Currituck Co., N.C. Houses
Caleb Bell Home and "Quarters Kitchen"
Located on Snowden Road near Snowden. Present owner is Mrs. Marie Stephens Ballance. Mrs. Ballance says four generations of the family have lived there--Caleb Bell, his son, Haywood Bell, Haywood Bell's daughter, Betty Bell, who married Stephens, and Marie Stephens Ballance, who married Clarence Ballance. The beaded English siding is intact and is in excellent condition. Also note the door by the side of the chimney. The windows are the three-row upper sash type. The original wide flooring, mantel, and panels are all as they were, beautifully preserved.
|The "quarters kitchen",
back of the manor house, is still intact and used as a wash house.
Note the marine lap siding. Another "quarters kitchen", still
standing, has been converted into a garage. The pictures shown were
taken some years ago, but the buildings remain just as they were then.
The only difference being in the size of the shrubbery, now a great deal
[Photo taken by the late J. Howard Stevens who wrote Albemarle, People and Places]
UPDATE 2/23/2006 from
Anne Jennings: The
Caleb Bell Home and Quarters Kitchen are still standing but may not be in
the not so distant future. The home is reported to be rented out and in
deplorable condition. The former Sammy Williams farm which meets
the property on the south has been sold to developers. A paved road has
been built and subdivision laid out with lots now being offered for sale.
Part of a letter written in 1957 to Alma O. Roberts by Margaret Bell
Margaret Baxter Bell (b. 22 Apr. 1878 at Indian Ridge, Currituck County) was the daughter of Joseph Etheridge Cartwright Bell (b. 16 May 1843 - d. 27 July 1906) and Josephís third wife, Mary Adelia (Mamie) Baxter (b. 31 Oct. 1864 - d. 10 Dec. 1907).
There is a story that I have heard told about the Caleb Bell Home during the Civil War. Supposedly, Union soldiers were marching down the road toward the Caleb Bell house. As they approached the lane leading up to the house they were met by a boy scarred by smallpox who warned them not to approach the house because all inside were sick with smallpox. Because the boy was marked by the scars of the disease, the soldiers believed his story and did not approach the house. It is supposed that this may have been the only reason that the house was not burned by Union soldiers during the war. I have yet to find written information to support this story, but it probably exists. In light of the contents of Mrs. Stoverís letter, I think the story is very plausible. It is a story that may have been repeated on other plantations during the period of the Civil War.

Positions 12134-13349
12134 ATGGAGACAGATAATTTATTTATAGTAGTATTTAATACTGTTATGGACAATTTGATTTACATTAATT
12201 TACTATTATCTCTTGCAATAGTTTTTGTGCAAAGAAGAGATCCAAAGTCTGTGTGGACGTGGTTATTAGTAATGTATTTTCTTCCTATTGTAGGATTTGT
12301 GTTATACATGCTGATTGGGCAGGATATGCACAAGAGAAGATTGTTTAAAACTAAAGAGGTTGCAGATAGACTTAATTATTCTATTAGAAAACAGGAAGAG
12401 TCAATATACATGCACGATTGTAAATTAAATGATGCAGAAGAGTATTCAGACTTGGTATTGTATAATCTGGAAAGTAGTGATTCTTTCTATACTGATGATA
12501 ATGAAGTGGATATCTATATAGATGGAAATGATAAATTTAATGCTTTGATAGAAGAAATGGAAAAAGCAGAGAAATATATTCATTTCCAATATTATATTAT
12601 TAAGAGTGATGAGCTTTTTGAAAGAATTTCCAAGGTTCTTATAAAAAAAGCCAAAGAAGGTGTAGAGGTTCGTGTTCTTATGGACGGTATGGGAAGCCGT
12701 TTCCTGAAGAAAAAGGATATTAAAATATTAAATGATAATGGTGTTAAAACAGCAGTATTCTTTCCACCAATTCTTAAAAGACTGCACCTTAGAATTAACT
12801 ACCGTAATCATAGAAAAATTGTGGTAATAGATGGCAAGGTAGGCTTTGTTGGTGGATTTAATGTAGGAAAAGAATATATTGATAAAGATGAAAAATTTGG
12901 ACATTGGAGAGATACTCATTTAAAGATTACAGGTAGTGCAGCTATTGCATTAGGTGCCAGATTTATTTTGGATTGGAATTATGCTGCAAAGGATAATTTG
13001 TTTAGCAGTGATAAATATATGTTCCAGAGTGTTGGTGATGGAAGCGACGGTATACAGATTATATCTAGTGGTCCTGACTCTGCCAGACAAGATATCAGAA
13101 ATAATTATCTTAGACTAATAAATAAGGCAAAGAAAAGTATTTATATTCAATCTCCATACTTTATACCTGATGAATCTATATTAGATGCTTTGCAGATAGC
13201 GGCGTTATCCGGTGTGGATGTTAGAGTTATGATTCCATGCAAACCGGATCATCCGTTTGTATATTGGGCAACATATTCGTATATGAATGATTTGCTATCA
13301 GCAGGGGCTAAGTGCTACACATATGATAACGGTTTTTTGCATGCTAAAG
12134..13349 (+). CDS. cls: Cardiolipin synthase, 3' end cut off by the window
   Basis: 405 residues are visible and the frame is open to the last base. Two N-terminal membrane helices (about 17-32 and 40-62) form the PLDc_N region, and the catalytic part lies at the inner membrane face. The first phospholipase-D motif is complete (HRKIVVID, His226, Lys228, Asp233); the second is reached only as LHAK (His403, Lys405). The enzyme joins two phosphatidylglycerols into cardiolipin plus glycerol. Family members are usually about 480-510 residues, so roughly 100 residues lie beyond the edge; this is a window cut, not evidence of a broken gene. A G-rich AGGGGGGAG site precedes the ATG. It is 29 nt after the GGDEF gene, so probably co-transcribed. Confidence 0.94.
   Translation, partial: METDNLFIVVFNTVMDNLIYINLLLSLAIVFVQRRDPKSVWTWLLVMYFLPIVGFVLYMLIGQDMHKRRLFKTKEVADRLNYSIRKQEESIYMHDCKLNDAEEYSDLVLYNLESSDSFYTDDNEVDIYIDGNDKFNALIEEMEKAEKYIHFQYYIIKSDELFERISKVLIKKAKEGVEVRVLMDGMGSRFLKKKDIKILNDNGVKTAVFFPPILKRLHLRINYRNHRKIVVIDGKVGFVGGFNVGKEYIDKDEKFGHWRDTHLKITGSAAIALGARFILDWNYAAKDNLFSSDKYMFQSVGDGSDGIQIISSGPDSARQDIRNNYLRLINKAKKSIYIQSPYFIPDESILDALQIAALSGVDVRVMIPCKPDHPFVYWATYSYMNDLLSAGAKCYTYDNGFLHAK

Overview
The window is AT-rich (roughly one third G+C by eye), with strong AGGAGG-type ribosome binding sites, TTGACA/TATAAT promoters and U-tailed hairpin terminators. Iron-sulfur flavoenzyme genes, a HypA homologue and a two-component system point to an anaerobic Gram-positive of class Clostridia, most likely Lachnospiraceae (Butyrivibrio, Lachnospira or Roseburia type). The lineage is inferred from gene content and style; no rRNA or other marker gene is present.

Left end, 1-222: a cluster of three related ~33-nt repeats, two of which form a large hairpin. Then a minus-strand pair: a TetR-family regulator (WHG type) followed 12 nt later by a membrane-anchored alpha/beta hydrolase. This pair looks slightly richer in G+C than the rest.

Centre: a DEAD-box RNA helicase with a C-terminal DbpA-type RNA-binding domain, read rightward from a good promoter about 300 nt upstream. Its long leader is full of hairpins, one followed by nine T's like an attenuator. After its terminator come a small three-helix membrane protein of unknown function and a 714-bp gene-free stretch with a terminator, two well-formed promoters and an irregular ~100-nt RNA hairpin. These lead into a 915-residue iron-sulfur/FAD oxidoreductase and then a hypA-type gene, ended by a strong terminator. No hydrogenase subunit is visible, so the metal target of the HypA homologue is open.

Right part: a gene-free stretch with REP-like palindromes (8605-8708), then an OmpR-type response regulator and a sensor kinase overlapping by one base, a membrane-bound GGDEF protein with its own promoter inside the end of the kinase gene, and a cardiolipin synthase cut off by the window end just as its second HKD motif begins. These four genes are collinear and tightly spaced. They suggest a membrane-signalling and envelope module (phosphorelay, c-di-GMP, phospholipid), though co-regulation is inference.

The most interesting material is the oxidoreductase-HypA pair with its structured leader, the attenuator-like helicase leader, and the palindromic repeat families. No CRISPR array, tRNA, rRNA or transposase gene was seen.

For more information about this Bell family of Currituck, see the Branson Bell Home.
These photos and information are from the project "Old Homes in Currituck County to 1860" originally compiled June 1960 by Alma O. Roberts and Alice Flora of the Currituck County Historical Society. We are indebted to Barbara B. Snowden, president of the Currituck County Historical Society for permission to reproduce this collection on the internet, and also to Gerri Andrews and Diane Ferebee of the Currituck County Public Library who provided digital copies of the photos. No part of this document may be used for any commercial purposes; however, please feel free to copy any of this material for your own personal use and family research. Images are for personal use only, not for redistribution.
© 2005 Marty Holland